RÃ¸ldal stave church
The Stave Church is a stave church Røldal in Norway. She stands in Røldal in the municipality of Odda in the province of Hordaland on the E134. The church was built around the year 1250; the first written record took place in 1462.
The church was originally built as a single-nave hall church. The choir and the ship had the same width. Excavations have shown that the load-bearing posts ( bars ) directly on a stone foundation were ( with thresholds between the posts ). These were discovered in 1844, when the church was rebuilt. Around the church there existed a so-called Svalgang.
Reconstruction in 1844
1844, the church was extended: The interior has been enhanced and expanded to the west.
In the period of 1915-1918, the church was extensively restored under the architect Jens Z. Kielland. The wall paneling from the 18th century were removed and the interior restored ( Renaissance ). There was also a new Svalgang built around the church.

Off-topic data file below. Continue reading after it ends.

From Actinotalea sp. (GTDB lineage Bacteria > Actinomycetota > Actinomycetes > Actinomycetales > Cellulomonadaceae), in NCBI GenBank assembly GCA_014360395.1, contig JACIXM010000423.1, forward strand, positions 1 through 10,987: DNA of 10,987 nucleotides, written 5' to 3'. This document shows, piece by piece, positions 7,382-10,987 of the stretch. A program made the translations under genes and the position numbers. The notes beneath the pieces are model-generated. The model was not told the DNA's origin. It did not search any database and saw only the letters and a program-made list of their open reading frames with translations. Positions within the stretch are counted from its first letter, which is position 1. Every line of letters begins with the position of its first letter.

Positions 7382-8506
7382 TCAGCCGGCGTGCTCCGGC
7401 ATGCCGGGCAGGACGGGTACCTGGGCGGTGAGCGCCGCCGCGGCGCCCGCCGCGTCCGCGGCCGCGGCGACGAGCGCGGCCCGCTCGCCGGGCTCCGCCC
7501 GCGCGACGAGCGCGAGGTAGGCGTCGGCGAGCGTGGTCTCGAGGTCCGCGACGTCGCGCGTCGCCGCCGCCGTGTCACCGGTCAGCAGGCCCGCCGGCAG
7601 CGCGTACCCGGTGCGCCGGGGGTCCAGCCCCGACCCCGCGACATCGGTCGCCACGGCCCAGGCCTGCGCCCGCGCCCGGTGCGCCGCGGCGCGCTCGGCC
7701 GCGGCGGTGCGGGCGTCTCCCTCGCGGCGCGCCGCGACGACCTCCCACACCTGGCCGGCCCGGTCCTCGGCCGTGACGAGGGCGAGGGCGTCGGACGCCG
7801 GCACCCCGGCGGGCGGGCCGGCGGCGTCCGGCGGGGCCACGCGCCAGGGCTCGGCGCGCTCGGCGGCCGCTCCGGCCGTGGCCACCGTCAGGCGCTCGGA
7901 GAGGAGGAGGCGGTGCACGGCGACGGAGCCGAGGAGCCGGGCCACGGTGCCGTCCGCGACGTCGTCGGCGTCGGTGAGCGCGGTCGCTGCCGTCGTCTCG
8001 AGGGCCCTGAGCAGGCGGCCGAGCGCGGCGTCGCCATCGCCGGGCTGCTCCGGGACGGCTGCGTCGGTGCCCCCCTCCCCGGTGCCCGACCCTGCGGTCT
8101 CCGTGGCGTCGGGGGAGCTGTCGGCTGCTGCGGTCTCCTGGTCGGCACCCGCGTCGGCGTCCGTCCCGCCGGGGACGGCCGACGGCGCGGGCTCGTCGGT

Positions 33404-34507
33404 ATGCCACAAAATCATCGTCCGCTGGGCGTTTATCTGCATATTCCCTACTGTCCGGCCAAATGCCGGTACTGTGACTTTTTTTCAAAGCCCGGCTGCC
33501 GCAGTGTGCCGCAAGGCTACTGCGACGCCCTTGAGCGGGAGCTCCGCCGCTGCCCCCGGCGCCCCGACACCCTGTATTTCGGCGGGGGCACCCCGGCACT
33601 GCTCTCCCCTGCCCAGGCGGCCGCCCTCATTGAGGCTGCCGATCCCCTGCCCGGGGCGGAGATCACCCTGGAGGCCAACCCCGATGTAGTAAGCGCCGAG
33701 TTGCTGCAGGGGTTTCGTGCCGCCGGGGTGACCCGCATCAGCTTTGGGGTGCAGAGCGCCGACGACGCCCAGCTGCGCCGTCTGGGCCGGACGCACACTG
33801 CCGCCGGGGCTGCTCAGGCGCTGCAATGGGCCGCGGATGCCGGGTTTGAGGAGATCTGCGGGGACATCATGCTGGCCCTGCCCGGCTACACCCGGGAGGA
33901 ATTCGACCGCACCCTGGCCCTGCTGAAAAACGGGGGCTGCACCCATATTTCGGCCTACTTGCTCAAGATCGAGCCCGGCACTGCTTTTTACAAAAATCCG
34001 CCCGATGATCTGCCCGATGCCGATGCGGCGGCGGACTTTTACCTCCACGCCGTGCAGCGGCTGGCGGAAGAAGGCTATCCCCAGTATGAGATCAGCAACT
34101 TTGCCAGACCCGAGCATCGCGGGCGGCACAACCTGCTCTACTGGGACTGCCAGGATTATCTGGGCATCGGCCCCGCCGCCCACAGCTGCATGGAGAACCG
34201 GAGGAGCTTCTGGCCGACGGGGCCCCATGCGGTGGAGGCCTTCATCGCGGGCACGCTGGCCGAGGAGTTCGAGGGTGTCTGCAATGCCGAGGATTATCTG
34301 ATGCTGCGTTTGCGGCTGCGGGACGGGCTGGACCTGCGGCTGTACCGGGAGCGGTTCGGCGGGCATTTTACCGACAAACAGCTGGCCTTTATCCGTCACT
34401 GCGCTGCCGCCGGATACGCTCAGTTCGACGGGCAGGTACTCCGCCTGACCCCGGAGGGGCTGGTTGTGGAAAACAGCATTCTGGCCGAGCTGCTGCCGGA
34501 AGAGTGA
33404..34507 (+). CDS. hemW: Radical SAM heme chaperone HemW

The majority of medieval construction in the nave and choir room along with the concomitant roofs could be obtained. Parts of the south portal are also still original. In the church there is a crucifix from the 12th century, the baptismal font is made of soapstone (probably from the 13th century).
In Bergen Museum a number of parts of the church are preserved ( construction and interior decoration). There, among others, the altar and wooden figures of St. Olav ( 1250 ), Mother of God ( 1250 ) and the Archangel Michael are (about 1200 ).
The church is still used for worship.
From the outside, rather inconspicuous, can be found inside rose painting by Gottfried Hendtzschel and a crucifix, the healing powers were attributed. The church was in the 13th century one of the most famous pilgrimage churches in Norway. Especially at St. Hans ( Midsummer Festival, which is celebrated in Norway in the night of 24th June) there was a large flow of pilgrims. On this day, the legend began after the crucifix to sweat, solving a particularly strong healing effect. Later it turned out that the sweating was triggered by the high humidity of the breath of the many pilgrims present.